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Keeping it simple with minimalism

Have you ever wondered if you need everything you own? Do the clothes and cars your life is composed of hold any meaning? More so let me ask you this: have you ever felt lost in that clutter?

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Have you ever wondered if you need everything you own? Do the clothes and cars your life is composed of hold any meaning? More so let me ask you this: have you ever felt lost in that clutter?

If the answer is yes, can you get rid of it, or does your brain pull out the “what if” argument? What if all the shoe stores go bankrupt? Then it’s sensible to have 20 pairs at your disposal! Or what if the coat industry collapses? You’ll need those five coats you inherited. Or what if every person from your community decides to drop by for dinner unannounced? Then the dining set for 18 people occupying your cupboards will make total sense. Such scenarios may seem silly when written here, but in our minds, justifications like these keep us from throwing out some of our otherwise useless possessions.

There’s a new movement known as minimalism which tries to make you realize that the excuses above really are an illusion, nothing more. Especially in our student years, it can be challenging to transition between states where you still don’t own that much, but you are entering the state of self-sufficiency. All of us have probably had to figure out what’s necessary and what’s not, but being an international student makes that twice as difficult. Not only do you have to find out what is necessary for your well-being, but you have to do so on the move, in totally alien culture.

I will never forget the panic I felt standing in a Dutch furniture store when I moved to the Netherlands, my mind running at 200 per cent, trying to figure out which bed wouldn’t destroy my back. How much cutlery did I need? Are there special rules to picking linens? Should you own more than two? The anxiety was doubled by knowing that I was taking this time away from being at university and connecting with its community. Ultimately, you end up with some sort of  household, but the question arises if it is worth losing the opportunity to get to know people? For students, especially those of us who are far from home, minimalism can provide relief from this dilemma.

So what is this minimalism thing, you might ask. It’s quite simple: minimalism is about cutting down the excess. Nevertheless, focusing on needing less is only part of the story. In fact, the main goal of minimalism is to create room.

Joshua Fields Millburn and Ryan Nicodemus, authors of bestselling books Everything That Remains and Minimalism: Live a Meaningful Life, explain that means “making room for more: more time, more passion, more experiences, more growth, more contribution, more contentment.”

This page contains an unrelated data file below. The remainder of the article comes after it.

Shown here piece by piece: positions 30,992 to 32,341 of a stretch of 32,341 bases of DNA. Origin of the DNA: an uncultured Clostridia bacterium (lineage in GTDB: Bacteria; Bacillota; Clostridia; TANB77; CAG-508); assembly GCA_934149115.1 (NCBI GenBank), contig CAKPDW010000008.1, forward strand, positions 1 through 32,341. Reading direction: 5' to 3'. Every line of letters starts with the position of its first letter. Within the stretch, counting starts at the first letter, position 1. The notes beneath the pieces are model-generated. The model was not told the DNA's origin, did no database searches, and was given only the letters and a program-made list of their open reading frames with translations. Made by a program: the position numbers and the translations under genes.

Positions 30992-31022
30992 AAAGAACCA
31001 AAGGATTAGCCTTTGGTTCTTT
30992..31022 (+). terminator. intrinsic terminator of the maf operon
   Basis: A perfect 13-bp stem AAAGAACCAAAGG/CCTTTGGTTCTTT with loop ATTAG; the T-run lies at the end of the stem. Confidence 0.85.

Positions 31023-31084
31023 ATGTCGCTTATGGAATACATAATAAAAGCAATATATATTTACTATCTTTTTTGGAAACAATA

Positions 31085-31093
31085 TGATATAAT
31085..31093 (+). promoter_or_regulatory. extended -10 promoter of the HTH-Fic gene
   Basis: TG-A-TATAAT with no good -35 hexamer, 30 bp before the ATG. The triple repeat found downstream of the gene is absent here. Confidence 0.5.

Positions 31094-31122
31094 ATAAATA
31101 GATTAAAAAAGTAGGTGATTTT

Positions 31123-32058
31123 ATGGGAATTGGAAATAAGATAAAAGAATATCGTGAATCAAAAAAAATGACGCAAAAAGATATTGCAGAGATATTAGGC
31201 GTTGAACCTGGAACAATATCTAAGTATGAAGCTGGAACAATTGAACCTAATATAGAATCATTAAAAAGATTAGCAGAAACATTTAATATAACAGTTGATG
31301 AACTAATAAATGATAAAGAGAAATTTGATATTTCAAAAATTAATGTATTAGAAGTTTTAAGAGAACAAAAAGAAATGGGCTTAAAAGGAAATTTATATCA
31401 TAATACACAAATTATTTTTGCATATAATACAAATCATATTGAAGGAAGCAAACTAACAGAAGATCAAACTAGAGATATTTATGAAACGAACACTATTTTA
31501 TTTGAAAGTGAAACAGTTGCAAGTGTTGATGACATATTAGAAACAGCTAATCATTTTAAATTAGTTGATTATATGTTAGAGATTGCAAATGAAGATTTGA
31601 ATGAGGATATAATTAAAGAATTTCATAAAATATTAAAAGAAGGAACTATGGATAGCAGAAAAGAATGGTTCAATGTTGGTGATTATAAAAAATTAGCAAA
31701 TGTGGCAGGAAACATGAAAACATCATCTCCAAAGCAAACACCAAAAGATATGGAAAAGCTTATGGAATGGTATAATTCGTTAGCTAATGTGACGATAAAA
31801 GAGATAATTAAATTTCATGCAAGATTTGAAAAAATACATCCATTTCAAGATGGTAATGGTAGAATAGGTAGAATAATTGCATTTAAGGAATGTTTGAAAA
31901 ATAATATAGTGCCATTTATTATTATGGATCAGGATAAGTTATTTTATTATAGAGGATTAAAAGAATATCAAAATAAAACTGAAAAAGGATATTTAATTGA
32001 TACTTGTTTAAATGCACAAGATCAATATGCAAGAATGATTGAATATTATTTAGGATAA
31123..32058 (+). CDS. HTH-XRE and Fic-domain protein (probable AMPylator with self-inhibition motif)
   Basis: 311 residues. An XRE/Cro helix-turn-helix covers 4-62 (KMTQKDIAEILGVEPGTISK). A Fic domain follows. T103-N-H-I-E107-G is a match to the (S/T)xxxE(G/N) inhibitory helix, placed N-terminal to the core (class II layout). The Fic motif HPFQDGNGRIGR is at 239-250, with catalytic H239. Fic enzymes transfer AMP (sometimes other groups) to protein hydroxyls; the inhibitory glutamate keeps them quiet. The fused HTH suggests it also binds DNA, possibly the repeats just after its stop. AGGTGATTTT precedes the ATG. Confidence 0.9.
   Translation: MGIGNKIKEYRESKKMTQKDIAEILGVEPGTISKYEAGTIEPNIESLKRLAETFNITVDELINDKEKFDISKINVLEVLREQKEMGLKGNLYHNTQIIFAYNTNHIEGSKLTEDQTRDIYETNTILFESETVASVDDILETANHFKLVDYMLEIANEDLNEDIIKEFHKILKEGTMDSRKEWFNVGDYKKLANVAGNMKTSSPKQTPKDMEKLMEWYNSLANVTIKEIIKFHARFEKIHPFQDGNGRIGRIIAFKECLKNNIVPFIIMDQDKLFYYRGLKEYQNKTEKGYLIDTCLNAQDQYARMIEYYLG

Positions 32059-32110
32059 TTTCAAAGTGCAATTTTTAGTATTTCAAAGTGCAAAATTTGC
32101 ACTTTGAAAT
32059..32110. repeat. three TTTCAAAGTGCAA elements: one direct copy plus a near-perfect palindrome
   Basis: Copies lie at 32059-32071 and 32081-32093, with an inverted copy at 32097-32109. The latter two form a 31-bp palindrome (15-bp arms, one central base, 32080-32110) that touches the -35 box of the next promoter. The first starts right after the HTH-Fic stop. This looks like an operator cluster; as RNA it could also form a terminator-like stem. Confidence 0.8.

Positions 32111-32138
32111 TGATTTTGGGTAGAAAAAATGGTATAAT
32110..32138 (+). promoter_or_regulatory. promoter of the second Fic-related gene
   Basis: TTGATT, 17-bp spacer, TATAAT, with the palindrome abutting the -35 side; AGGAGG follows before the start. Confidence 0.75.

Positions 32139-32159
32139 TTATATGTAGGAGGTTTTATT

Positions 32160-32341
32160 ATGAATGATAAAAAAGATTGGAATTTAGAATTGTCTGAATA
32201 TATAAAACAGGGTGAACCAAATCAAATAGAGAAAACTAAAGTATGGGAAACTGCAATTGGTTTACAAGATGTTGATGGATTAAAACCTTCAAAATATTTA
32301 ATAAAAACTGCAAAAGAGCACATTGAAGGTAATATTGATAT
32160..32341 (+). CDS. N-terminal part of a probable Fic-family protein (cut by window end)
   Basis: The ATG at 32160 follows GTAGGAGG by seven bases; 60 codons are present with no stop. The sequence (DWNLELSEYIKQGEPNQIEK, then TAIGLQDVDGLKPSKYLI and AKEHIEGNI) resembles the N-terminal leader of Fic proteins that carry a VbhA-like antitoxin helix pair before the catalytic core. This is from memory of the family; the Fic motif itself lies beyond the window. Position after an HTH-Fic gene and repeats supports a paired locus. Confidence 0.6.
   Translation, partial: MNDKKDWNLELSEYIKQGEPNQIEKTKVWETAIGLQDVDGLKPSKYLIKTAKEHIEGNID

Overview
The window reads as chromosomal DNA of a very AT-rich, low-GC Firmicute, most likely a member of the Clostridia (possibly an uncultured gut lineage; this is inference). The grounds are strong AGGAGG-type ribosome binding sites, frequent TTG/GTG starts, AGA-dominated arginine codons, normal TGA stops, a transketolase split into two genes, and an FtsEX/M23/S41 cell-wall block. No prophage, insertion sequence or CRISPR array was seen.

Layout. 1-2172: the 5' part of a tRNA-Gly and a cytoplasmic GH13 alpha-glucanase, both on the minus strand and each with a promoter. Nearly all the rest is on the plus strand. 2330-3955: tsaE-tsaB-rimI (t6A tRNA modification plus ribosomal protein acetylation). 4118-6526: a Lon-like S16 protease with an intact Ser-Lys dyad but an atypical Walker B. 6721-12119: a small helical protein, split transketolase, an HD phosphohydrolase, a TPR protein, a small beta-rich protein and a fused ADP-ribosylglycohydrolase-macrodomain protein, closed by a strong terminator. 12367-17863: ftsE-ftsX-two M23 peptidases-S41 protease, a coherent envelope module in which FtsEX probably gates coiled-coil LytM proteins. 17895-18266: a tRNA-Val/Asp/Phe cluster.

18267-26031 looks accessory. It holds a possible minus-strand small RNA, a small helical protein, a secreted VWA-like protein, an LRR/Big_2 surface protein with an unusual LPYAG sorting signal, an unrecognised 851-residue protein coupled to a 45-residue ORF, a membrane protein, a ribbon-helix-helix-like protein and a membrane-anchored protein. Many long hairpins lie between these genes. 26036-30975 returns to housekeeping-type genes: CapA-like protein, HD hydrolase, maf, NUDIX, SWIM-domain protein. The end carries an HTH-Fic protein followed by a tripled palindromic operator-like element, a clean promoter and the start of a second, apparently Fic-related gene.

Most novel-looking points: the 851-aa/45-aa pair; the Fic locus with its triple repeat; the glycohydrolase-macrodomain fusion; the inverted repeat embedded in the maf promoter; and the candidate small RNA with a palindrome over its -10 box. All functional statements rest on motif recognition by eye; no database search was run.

Being a minimalist doesn’t mean you have to get rid of everything. If you love your book collection, you don’t have to stuff them into a shredder. If you’re emotionally attached to something, keep it. However, as you start to go through your belongings, you’ll discover that for every item you really adore, there are 30 more that are just kind of there. Minimalism says to get rid of those 30 and hold onto the important one.

When you start decluttering your life, suddenly what is really valuable comes forward. Instead of washing your car or polishing your 45th pair of shoes, maybe you find time to call a friend you haven’t seen in three years. And that’s the whole point of becoming a minimalist — so we can re-learn to “use things and love people.”

There is no pressure, either. You can start small — no need to get a garbage truck and stuff everything except the bed into it. The first step might be simply going through your wardrobe. To illustrate, I came here with three bags of luggage. And for the last two and a half months, I’ve been using contents of just one. It’s unfortunate that only now I realize most of the clothes were “just in case” hoodies, shirts, and dresses. As a result, I don’t stand in my closet, deciding what to wear, and I’m ready to jump into my boots within 10 minutes of being asked to go somewhere.

Decluttering provides you with readiness and flexibility, since you don’t have to plan according to what you own, but rather according to what you want. It’s a very liberating feeling that helped me aim my energy towards my interests. If I’ve spiked your interest and you’re thinking about trying the “live more by possessing less” philosophy, the recently released documentary Minimalism: A Documentary About the Important Things is a great place to start.

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